Background: Two types of transdermal electrochemical sensors that detect alcohol at the skin surface were evaluated. One, the AMS SCRAM™ device, is locked onto the ankle and is based on a fuel cell sensor; the other, a Giner WrisTAS™ device, worn on the wrist, is based on a proton exchange membrane. SCRAM is used by several court systems in the United States to monitor alcohol offenders, WrisTAS, a research prototype, is not commercially available.
Methods: The 2 devices were worn concurrently by 22 paid research subjects (15 men, 7 women), for a combined total of 96 weeks. Subjects participated in both laboratory-dosed drinking to a target of 0.08 g/dl blood alcohol concentration (BAC), and normal drinking on their own; all subjects were trained to use and carry a portable fuel-cell breath tester for BAC determinations. Overall 271 drinking episodes with BAC ≥ 0.02 g/dl formed the signal for detection—60 from laboratory dosing, and 211 from self-dosed drinking, with BAC ranging from 0.02 to 0.230 g/dl (mean 0.077 g/dl).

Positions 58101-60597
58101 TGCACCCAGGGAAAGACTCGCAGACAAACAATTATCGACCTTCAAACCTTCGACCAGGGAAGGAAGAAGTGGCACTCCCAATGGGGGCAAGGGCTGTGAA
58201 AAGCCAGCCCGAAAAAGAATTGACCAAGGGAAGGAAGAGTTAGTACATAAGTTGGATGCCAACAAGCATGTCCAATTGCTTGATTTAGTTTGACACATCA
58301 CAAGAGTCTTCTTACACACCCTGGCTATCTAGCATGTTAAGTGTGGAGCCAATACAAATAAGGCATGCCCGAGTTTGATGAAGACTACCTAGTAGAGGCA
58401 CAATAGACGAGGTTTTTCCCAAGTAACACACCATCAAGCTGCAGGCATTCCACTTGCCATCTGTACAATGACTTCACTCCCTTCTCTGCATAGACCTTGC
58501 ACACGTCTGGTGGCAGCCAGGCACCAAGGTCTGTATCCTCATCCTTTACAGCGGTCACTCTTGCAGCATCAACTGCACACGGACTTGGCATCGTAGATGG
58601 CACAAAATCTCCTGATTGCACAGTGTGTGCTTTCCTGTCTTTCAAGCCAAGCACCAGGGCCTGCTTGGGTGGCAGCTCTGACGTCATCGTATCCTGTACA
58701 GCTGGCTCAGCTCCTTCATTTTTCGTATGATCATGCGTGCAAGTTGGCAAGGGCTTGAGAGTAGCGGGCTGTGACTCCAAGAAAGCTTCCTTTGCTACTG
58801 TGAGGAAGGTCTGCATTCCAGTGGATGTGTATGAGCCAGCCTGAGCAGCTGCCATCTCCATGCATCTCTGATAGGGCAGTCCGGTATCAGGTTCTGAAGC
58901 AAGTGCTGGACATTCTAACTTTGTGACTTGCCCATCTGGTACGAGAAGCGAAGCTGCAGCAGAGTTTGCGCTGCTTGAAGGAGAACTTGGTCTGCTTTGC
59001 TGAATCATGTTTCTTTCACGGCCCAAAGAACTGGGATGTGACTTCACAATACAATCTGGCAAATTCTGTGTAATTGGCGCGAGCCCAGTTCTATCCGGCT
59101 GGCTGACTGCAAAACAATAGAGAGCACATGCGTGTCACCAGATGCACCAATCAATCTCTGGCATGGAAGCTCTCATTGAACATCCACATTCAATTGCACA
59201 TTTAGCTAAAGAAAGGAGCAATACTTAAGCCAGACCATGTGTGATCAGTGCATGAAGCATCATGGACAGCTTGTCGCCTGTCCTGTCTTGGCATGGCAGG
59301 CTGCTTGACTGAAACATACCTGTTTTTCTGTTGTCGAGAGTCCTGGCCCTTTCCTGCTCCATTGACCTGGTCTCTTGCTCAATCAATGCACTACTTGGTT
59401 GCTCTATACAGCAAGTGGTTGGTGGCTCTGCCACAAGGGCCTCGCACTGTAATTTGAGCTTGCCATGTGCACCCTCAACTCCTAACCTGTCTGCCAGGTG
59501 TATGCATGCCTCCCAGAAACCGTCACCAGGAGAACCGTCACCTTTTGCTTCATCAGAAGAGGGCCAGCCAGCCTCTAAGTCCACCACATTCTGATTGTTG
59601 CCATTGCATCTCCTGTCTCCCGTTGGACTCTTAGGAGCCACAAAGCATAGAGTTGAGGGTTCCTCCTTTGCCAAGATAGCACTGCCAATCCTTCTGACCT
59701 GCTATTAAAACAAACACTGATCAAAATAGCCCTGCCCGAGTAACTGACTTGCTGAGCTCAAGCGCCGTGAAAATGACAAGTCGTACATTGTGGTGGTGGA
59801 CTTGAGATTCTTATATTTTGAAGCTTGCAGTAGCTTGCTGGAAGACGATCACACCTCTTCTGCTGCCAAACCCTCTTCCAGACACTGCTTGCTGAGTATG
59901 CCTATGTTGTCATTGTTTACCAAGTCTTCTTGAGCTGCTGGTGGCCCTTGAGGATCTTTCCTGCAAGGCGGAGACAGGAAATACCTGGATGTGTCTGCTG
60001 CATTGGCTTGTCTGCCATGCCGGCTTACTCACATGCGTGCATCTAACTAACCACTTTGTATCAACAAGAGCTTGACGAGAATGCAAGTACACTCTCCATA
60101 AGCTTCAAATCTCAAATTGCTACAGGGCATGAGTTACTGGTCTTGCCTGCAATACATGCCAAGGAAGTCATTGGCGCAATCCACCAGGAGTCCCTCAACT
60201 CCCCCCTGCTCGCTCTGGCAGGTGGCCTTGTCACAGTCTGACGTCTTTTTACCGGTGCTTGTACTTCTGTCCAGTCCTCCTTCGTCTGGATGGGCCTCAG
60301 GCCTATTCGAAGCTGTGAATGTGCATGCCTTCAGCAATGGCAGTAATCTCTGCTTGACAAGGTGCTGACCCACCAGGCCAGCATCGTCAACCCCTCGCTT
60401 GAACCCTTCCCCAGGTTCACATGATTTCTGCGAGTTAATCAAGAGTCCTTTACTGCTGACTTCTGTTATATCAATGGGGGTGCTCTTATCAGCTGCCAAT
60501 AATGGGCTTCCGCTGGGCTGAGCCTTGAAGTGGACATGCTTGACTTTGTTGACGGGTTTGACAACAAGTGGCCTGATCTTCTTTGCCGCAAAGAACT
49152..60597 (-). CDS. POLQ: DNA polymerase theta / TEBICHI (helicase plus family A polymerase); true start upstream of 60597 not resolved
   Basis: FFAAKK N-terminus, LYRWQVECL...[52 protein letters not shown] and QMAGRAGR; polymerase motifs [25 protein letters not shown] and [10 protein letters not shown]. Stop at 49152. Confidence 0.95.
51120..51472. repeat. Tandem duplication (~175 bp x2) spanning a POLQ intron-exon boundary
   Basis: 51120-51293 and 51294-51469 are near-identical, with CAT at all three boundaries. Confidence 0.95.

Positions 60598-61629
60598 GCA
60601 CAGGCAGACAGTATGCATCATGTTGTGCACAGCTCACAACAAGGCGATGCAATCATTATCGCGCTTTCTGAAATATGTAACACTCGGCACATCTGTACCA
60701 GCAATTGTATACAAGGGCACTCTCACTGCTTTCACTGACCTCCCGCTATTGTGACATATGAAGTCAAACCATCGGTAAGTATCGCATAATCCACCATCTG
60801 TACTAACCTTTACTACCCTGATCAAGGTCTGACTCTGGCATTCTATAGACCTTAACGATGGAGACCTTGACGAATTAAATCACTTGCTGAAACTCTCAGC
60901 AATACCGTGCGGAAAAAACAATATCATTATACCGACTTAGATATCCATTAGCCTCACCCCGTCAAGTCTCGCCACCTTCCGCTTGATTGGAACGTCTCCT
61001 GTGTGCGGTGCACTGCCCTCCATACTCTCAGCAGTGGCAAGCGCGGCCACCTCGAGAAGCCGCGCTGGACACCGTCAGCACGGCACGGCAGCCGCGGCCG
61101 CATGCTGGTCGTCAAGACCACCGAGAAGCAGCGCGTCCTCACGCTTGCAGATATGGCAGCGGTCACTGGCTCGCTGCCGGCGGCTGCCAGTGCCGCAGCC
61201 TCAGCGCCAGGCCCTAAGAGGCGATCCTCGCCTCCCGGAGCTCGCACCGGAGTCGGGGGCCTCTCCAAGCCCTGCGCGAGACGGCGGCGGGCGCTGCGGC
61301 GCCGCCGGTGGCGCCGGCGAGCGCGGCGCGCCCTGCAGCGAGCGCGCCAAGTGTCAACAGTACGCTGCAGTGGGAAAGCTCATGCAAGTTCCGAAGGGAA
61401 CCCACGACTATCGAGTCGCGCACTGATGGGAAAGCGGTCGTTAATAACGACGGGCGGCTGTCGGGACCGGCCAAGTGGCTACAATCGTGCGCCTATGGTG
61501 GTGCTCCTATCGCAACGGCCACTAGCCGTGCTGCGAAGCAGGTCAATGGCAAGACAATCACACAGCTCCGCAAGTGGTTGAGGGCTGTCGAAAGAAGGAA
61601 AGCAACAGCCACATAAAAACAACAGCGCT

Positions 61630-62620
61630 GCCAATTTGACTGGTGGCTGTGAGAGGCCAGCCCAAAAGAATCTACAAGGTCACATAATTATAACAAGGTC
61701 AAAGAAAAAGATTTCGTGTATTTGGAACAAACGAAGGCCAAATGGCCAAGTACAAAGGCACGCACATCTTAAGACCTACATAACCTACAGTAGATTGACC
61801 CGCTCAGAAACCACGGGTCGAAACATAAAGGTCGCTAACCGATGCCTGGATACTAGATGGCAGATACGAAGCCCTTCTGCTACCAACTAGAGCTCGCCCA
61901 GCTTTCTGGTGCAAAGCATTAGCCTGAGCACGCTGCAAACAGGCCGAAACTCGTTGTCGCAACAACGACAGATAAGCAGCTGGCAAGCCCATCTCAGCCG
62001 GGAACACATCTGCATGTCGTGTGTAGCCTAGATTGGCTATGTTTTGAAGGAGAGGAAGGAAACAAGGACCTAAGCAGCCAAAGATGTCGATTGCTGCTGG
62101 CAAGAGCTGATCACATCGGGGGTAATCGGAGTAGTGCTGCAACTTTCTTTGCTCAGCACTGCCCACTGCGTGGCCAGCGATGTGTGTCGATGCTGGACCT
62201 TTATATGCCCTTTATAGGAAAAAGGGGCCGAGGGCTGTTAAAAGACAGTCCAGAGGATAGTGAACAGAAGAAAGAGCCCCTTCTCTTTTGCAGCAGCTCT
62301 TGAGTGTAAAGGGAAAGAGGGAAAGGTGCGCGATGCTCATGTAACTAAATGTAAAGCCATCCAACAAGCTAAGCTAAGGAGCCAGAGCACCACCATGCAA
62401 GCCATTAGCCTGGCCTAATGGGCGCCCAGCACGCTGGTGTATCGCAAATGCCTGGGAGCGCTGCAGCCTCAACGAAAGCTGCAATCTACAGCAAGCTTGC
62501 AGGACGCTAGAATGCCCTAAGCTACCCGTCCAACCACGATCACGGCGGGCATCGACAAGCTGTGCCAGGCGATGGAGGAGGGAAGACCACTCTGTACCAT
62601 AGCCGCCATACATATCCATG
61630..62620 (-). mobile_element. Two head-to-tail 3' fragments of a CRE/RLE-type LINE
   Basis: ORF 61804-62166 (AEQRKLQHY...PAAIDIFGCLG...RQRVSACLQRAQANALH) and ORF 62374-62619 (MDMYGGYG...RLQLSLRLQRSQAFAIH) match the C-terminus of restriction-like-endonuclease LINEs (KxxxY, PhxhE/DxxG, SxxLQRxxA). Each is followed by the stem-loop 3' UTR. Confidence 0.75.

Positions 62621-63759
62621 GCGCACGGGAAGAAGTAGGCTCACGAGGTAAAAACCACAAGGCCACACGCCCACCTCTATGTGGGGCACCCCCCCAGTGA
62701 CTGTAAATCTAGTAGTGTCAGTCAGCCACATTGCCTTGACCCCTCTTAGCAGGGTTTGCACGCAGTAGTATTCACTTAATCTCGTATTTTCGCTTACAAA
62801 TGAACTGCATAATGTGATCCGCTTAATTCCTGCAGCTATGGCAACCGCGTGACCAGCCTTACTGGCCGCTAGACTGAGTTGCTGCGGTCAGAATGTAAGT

Results: False negatives were defined as a transdermal alcohol concentration response equivalent <0.02 g/dl when BAC ≥ 0.02 g/dl. The overall true-positive hit rate detected by WrisTAS was 24%. The low detection rate was due to erratic output and not recording during nearly 67% of all episodes; reportedly a chipset, not a sensor problem. SCRAM correctly detected 57% across all BAC events, with another 22% (total 79%) detected, but as <0.02 g/dl. When subjects dosed themselves to BAC ≥ 0.08 g/dl, SCRAM correctly detected 88% of these events. SCRAM devices lost accuracy over time likely due to water accumulation in the sensor housing. Neither unit had false-positive problems when true BAC was <0.02 g/dl.
Conclusions: Each device had peculiarities that reduced performance, but both types are able to detect alcohol at the skin surface. With product improvements, transdermal sensing may become a valuable way to monitor the alcohol consumption of those who should be abstaining.